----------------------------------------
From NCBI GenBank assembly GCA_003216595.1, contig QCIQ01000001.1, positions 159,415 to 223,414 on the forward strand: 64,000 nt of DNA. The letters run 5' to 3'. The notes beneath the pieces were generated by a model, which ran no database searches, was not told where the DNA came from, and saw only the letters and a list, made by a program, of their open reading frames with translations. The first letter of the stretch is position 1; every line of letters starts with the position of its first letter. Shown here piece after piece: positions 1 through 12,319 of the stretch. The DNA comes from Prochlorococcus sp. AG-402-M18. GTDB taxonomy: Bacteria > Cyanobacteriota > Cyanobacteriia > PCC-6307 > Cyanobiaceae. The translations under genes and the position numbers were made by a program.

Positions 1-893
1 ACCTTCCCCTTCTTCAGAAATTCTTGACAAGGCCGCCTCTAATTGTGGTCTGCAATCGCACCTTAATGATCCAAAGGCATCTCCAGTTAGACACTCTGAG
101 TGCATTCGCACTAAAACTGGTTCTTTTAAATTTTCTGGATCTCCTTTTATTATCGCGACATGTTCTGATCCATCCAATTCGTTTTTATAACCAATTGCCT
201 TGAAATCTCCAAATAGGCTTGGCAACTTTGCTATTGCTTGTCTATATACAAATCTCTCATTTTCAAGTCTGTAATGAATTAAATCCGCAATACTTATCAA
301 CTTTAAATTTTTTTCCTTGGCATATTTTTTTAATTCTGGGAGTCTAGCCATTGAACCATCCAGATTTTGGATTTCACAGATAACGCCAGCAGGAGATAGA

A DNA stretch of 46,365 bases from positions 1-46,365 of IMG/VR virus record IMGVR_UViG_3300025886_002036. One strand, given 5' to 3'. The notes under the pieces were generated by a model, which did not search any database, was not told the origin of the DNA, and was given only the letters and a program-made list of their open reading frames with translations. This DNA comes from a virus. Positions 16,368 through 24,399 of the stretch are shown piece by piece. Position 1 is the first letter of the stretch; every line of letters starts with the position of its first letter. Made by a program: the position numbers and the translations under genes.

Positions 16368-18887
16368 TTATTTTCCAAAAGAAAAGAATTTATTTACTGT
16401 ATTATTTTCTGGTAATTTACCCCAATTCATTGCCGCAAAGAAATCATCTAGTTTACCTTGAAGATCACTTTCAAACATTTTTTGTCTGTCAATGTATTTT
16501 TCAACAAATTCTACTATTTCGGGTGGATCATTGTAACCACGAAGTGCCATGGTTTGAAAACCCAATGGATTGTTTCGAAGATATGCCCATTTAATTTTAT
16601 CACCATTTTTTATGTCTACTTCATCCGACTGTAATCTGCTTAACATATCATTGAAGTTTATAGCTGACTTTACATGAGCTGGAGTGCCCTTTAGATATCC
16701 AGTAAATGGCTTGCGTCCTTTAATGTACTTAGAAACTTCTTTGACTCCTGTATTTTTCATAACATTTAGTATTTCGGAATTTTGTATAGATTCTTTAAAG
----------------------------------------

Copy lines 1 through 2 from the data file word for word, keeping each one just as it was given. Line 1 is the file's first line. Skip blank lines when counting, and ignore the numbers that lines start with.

From NCBI GenBank assembly GCA_003216595.1, contig QCIQ01000001.1, positions 159,415 to 223,414 on the forward strand: 64,000 nt of DNA. The letters run 5' to 3'. The notes beneath the pieces were generated by a model, which ran no database searches, was not told where the DNA came from, and saw only the letters and a list, made by a program, of their open reading frames with translations. The first letter of the stretch is position 1; every line of letters starts with the position of its first letter. Shown here piece after piece: positions 1 through 12,319 of the stretch. The DNA comes from Prochlorococcus sp. AG-402-M18. GTDB taxonomy: Bacteria > Cyanobacteriota > Cyanobacteriia > PCC-6307 > Cyanobiaceae. The translations under genes and the position numbers were made by a program.

Positions 1-893